Miles Graham‘s rocky road through music, which once saw his writing come to a grinding halt in the face of heartbreak, has brought him full circle.
Now using that heartbreak as fuel and his music as therapy, Graham returns with the single ‘Don’t Change’, a new EP, and the support of Laura Whitmore, RTE and the BBC. This could so easily never have been, as Graham’s success is testament to his ability to bounce back and express himself through emotive, soulful sounds.
I caught up with him ahead of the new EP, entitled ‘All The Right Things’…
Congrats on the forthcoming EP. Can you tell me a little bit of the story behind it?
I’d been working hard on promoting my music and creating music up to two years ago when I had a massive personal setback in the form of heartbreak. I can talk a little bit about it now but back then I was totally floored.
A couple of weeks after my relationship of 18 years broke up I was invited on The Late Late TV Show. It was a massive opportunity that my manager and I worked so hard to get, but I was in no state to go on live to TV to the nation. I told my manager ‘I’m not sure I can do this’. However, my family said to me that I’d worked so hard that I really deserved the opportunity and convinced me otherwise.
I did the performance on The Late Late in April 2018. It was OK but I don’t feel it was up to my normal standard personally. I totally broke down afterwards I told myself I cant do this right now. So I effectively gave up music. During what felt like a grieving process over next year I began to write through my experiences, I just couldn’t stop myself. It was write, or die. Seems strong, but that’s how I felt, maybe it was therapy.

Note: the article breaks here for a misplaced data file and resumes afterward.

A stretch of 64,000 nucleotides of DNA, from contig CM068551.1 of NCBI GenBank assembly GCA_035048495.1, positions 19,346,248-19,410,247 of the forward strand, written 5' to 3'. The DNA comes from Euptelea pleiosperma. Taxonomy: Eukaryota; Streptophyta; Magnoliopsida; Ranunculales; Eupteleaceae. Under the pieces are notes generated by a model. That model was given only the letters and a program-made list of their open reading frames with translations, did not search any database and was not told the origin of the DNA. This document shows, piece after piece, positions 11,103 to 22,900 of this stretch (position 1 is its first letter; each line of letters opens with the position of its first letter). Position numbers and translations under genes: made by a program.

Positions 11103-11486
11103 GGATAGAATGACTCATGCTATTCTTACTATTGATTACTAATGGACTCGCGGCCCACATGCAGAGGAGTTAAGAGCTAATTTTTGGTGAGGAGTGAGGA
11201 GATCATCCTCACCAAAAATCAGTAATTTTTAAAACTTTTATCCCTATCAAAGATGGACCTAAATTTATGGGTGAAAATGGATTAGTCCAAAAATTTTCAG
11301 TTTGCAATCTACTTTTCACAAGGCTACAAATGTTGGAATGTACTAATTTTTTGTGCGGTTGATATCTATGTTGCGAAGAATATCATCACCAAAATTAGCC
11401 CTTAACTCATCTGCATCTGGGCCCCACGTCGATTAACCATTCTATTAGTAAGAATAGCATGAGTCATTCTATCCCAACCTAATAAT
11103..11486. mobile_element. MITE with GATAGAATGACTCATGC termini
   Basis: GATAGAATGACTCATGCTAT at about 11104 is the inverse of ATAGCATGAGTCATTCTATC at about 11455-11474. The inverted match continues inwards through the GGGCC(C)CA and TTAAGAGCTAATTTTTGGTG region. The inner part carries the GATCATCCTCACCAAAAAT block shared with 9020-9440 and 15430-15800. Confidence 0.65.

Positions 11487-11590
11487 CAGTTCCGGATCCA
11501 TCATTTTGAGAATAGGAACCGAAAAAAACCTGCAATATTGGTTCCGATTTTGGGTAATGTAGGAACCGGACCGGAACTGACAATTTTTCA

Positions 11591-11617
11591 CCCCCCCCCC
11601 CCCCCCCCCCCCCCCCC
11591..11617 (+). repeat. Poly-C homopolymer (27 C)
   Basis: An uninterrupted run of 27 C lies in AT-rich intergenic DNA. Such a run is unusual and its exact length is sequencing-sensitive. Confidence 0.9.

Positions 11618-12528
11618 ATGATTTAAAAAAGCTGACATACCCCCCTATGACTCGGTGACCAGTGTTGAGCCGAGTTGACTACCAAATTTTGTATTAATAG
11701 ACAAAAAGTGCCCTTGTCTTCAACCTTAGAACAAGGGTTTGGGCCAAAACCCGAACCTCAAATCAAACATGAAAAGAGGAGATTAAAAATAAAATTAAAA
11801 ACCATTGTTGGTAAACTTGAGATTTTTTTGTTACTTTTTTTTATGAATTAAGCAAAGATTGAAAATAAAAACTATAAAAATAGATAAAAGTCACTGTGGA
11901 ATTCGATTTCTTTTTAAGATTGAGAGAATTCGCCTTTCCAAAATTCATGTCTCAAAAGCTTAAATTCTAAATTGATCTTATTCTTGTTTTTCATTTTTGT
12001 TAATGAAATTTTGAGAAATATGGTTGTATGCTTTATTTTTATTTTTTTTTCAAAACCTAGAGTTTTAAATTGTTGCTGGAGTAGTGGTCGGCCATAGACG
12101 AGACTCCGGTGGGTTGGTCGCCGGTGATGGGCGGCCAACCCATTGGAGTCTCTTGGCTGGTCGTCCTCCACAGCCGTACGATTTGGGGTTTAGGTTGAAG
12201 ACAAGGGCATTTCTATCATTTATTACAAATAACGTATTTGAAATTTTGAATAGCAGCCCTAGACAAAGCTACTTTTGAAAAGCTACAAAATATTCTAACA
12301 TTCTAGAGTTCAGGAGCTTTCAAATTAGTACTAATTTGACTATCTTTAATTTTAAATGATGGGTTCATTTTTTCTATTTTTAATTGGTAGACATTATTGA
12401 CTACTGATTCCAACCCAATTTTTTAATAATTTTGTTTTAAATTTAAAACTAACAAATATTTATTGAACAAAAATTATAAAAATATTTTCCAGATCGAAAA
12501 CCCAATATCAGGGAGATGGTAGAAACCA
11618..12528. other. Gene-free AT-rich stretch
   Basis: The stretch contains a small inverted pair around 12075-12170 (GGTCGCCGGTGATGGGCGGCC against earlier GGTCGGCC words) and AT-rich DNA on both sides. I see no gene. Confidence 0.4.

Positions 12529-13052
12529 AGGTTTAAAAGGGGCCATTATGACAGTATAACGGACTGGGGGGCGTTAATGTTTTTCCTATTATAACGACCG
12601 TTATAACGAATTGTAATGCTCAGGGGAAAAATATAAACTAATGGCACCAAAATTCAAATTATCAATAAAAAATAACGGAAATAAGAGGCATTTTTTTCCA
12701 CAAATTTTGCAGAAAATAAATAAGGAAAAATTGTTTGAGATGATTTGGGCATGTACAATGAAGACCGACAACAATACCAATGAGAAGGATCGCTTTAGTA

A year later I had a bunch of songs that my friend Shane sent to a publishing company/ label in the UK. They loved the music and immediately hired a producer to record them, and here we are.
I understand a lot of your music is based around life’s more challenging sides. Is it a kind of therapy for you, and how does that work in practise?
It definitely seems that way now re: therapy, but previous records were never as close to the bone as this record. I would take stories I’ve heard and mix them up to create fictional narratives or moods. I think generally my songs have always held hope and I don’t think that has changed, but maybe I’m slightly more realistic on this record.